Edith Wharton has yet to disappoint me! I loved Ethan Frome, a beautiful tragedy about snowy New England that made quite an impression on me. So I was eager to read a full-length novel by Wharton, since Ethan Frome is really more of a novella. The Age of Innocence is rich with layers of relationships, social critique, and class divisions, as well as an abundance of character development.
The protagonist of the story is Newland Archer, who lives on the Upper East Side of New York City in the late 1800s. At the beginning of the novel, he is the embodiment of upper class society, making all of his life decisions to reflect the image of a beautiful, successful man. He has proposed to May Welland, often described as being the "Helen of Troy" in the room with her magnetic beauty. He is employed as a lawyer, though he exerts minimal effort in his position, as is proper in his circumstances. He is fluent in all the hidden codes and meanings within his society and has perfected them. Naturally, the plot must thicken, and so he falls in love with a woman who is deemed socially inappropriate in his society.
In all honesty, if I were reading this plot summary, I would crinkle my nose and avoid the book. I mean, we've heard this story line a thousand times, haven't we? Star-crossed lovers from different social classes fall in love despite the disapproval of their families. Hell, that's even the plot of Titanic. However, Wharton brilliantly undercuts her novel with a subtle but throbbing critique. She uses her language brilliantly, with descriptions both humorous and tragic. Without stating it directly, she shows us the foolishness of their chatter, their clothing, their events, and their lives. Eventually, Newland's eyes are opened to the inane hypocrisy that we have been able to see all along, but he cannot escape it.
While immersing themselves in Wharton's New York City, readers might be inclined to wonder about the frivolity in their own lives. How do we spend our time? How do we spend our money? What do we worry about? Why do we worry so much? I did not like this novel because I was captivated by the romantic relationship. In fact, their relationship is erratic at best, with few swells of joy and connection. Instead, I liked the social commentary and rich descriptions. I enjoyed watching each of the characters change, because several of them did experience drastic transitions in their attitudes, actions, and self-awareness. And the ending had all of the ambiguity of a good Henry James novel. Left in a climax of emotion, I stared at the book in my hands, willing it to give me a few more pages, with a sound of dismay escaping my lips. Yet for this reason, I couldn't imagine a better ending.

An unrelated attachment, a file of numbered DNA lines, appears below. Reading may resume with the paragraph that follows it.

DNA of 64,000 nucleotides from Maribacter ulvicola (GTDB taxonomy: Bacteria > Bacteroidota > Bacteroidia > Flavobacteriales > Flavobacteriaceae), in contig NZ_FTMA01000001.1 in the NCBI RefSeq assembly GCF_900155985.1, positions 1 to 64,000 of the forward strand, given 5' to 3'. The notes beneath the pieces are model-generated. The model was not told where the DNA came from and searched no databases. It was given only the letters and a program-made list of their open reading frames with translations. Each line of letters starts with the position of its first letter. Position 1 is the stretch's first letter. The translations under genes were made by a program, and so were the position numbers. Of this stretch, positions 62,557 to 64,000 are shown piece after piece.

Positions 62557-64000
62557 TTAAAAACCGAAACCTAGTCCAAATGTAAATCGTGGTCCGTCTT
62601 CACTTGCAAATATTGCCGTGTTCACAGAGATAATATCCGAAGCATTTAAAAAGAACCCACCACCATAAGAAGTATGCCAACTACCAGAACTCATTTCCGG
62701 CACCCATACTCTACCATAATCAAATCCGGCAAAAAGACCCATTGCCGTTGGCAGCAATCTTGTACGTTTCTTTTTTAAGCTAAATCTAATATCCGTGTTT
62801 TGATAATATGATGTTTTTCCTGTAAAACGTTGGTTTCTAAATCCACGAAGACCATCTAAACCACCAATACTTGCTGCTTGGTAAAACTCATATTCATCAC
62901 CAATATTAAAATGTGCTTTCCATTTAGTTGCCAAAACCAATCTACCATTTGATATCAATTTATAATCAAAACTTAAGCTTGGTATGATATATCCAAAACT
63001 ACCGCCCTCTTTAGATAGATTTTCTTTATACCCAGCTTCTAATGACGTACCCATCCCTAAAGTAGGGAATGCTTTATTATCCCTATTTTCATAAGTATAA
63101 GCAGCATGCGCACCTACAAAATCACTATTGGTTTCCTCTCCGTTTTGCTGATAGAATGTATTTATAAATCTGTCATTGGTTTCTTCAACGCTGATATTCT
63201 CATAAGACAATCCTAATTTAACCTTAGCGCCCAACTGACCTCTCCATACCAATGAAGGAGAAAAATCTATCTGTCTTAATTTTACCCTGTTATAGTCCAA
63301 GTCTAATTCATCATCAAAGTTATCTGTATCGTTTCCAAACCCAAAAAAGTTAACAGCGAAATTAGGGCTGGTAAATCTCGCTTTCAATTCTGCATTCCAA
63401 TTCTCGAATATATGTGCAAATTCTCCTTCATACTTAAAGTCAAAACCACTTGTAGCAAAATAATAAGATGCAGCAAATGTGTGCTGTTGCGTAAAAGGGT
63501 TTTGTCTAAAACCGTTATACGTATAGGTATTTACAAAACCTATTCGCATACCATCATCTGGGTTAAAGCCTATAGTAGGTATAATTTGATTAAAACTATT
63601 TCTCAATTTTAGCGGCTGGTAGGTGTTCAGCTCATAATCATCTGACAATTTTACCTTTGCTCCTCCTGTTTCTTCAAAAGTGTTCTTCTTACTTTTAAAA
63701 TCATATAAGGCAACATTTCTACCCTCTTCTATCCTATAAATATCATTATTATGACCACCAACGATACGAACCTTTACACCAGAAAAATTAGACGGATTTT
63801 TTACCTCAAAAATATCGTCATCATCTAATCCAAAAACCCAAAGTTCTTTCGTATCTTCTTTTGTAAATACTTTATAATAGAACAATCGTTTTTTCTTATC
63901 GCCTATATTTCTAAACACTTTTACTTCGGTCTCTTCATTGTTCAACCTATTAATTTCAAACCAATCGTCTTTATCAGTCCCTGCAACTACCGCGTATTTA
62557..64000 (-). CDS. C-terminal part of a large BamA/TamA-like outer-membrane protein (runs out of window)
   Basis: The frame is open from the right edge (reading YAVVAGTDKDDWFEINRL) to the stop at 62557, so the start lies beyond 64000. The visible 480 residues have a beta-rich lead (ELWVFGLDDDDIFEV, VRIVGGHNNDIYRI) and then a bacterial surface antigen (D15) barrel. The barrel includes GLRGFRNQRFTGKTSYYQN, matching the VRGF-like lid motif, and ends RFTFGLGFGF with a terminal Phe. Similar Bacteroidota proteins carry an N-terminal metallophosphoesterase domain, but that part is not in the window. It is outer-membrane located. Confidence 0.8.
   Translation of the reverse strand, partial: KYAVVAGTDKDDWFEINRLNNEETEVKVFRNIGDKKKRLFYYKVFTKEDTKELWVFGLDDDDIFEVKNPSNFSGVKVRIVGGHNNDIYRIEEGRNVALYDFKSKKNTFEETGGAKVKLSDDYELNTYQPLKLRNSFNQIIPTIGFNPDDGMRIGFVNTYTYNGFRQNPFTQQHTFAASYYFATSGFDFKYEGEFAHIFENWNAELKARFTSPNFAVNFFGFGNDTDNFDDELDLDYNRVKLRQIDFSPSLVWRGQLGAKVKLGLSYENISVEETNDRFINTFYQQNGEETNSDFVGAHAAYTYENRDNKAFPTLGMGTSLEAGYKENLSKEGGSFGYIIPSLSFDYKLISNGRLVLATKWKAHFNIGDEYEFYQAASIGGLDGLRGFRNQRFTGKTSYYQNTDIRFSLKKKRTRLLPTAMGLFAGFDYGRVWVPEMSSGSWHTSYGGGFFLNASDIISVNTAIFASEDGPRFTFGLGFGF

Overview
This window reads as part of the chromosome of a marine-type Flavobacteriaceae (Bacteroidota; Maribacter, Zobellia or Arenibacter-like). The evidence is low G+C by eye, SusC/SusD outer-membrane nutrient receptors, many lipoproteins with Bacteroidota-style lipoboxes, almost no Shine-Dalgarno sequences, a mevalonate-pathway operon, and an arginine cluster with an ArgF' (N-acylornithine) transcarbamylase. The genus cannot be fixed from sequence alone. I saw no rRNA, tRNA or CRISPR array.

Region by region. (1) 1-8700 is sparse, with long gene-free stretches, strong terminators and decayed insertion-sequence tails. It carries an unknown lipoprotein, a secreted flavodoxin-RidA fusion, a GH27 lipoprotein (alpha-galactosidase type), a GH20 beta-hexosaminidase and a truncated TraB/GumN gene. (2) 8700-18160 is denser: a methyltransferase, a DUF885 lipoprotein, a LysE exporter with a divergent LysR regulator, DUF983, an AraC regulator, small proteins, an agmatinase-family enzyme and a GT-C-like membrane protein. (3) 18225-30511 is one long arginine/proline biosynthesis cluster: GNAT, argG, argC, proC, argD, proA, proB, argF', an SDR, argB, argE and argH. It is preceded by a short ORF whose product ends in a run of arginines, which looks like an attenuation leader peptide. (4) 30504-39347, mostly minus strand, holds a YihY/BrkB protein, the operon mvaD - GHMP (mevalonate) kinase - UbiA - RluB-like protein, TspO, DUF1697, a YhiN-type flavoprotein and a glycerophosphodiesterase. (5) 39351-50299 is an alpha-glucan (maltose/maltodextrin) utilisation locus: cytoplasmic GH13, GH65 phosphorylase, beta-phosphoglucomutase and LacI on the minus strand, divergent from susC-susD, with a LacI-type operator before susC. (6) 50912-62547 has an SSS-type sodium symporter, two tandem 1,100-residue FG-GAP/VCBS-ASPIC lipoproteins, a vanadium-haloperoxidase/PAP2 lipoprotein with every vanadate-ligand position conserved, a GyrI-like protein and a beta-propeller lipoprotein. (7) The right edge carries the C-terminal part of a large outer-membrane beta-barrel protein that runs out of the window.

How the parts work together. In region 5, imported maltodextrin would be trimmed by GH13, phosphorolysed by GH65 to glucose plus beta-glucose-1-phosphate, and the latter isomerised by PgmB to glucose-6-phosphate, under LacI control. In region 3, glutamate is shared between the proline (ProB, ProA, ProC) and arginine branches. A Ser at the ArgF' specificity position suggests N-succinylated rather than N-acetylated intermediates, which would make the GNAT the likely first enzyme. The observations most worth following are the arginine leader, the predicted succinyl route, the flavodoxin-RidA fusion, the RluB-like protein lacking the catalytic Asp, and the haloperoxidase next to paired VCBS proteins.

I always do a bit of research before I write about the books I've read, so I have only just discovered that Edith Wharton earned a Pulitzer Prize for this novel. Moreover, this was the first time a woman had ever won a Pulitzer. I can't help but pause and appreciate this accomplishment, as well as the example she set for future female authors. This novel has all the wit and gossip of a Jane Austen novel, and yet it is stuffed with an undercurrent of irony and embedded social critique. I'm sure Wharton wanted to entertain her readers with this story, but I think she had more desire to pull the wool from before their eyes. By design, she didn't write it so that young girls could hold the romance in their hearts and dream of their own Newland Archer. On the other hand, she makes us aware of the decisions we make in our lives that set our path in motion and affect those around us. And she does it beautifully.